Best Things About Developer Advocacy

There are some excellent articles around about what a Developer Advocate does, but have you ever wondered WHY we do what we do? I tried to articulate this when chatting with another developer lately, and I'm still thinking about it! So I thought I'd write it down to share a little more widely why I love this strange, misshapen career as much as I do. Continue reading

Measuring Repo Community Health with GitHub's API

I'm on record saying that GitHub is your Landing Page and when I think about companies having open source profiles, I think about how many developers will have the first contact with them on GitHub. If it's a code example you're looking for then like it or not, GitHub is considered a search engine by many developers.

With that in mind, I wanted to look at GitHub's Community Health measure of the repositories I'm responsible for. You can view each repo's community page separately through the web interface (look under "Insights") but that's not especially scalable if you have a lot of projects to track.

screeshot of the project's /community page, showing low completion Continue reading

Intro to RPi Pico with Mini Memory Game

I am the proud owner of a Raspberry Pi Pico which is a dinky microcontroller from the lovely people at Raspberry Pi. I also have the RGB Pico Keypad Base, because my husband was buying something else from Pimoroni (3D printer filament, more on that another day) and we love them and ... here we are :)

I've tried to write down and link to the stuff I found useful along the way with this project, in case it helps you too. Well, no, really so I can come back to it next time I'm using one of these!

Continue reading

What's New in OpenAPI 3.1

With OpenAPI 3.1 coming "soon", I gave a talk at APIDays Paris about what to expect. But I'm a great fan of the written word as reference so here's a written recap of what's in the next OpenAPI release.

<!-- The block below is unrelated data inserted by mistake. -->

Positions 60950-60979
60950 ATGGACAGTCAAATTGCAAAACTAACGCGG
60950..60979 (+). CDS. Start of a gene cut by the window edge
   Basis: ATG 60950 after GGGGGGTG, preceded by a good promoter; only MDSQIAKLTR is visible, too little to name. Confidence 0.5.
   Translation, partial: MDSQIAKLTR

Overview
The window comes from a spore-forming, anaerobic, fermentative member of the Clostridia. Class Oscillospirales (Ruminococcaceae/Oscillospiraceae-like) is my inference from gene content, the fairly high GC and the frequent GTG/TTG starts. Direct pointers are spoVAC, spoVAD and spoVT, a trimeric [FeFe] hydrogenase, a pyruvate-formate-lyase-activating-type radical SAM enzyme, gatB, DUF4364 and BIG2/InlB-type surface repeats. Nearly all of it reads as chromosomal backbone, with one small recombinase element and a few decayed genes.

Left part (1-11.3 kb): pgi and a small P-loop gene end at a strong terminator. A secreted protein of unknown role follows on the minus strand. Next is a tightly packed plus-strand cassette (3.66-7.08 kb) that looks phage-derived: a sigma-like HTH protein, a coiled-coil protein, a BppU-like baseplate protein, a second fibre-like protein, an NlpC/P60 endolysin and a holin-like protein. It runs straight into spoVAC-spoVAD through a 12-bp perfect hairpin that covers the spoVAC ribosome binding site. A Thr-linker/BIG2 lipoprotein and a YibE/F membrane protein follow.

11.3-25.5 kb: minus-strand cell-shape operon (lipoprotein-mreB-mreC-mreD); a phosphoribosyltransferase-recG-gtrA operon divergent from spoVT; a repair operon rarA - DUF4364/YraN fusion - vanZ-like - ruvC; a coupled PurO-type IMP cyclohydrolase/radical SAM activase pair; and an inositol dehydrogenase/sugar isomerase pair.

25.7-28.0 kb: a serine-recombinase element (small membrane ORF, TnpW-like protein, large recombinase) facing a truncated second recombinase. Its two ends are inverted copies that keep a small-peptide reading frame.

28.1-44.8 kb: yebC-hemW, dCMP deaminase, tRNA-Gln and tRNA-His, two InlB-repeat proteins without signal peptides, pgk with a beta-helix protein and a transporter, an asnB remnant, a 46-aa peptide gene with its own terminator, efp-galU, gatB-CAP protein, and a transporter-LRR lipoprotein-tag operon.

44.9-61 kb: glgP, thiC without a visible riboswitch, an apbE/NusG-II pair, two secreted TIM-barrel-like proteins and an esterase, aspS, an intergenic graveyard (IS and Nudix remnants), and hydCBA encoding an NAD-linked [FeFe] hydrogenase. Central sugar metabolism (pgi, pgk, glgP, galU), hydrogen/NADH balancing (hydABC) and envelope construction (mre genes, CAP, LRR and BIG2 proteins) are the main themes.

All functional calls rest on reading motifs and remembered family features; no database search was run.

Top features:
- Compatible with JSON Schema 2020-12
- Webhook support
- Many other minor improvements
Continue reading

Bystanders Guide to Repository Maintenance

Today's post is about bystanders and open source. We sometimes have anxiety about doing things on "other people's" projects but the thing about open source is that those are not "their" projects, those are "our" projects, and they only exist because people other than their nominated gatekeepers chip in now and then. Continue reading

Making SDKs a Value-Added Experience

I've been working with SDKs quite a bit this year, simple ones that wrap a bunch of API endpoints. The best bits of these SDKs isn't just the delightful developer experience of using the clunky endpoints with the elegant SDK wrapping them. I mean, it is, but I already wrote about consistent and Delightful SDKs for Nordic APIs; today I want to cover the some of the "extra" things that make a big difference in the APIs. Continue reading

Ubuntu Command for Mic Mute with Pulsemixer

One of the major problems I run into with video conferencing tools is how many of them are not at all accessible. I'm a keyboard-only user so if I need to hover a pointer in a particular area of the screen and then click an icon to mute ... then I can't do that. And if you mute me when I join because there are a lot of people here, then I can't participate at all. To work around this, I need a one-liner to mute (and unmute) my mic ... so here it is. Continue reading

Keyboard-only Web Browser

I haven't used a pointing device in over a decade, and I get a lot of questions about how I navigate the web using only the keyboard. The short answer is: Vimium and funnily enough, it's a productivity tool rather than an accessibility tool. Curious? Let me show you around! Continue reading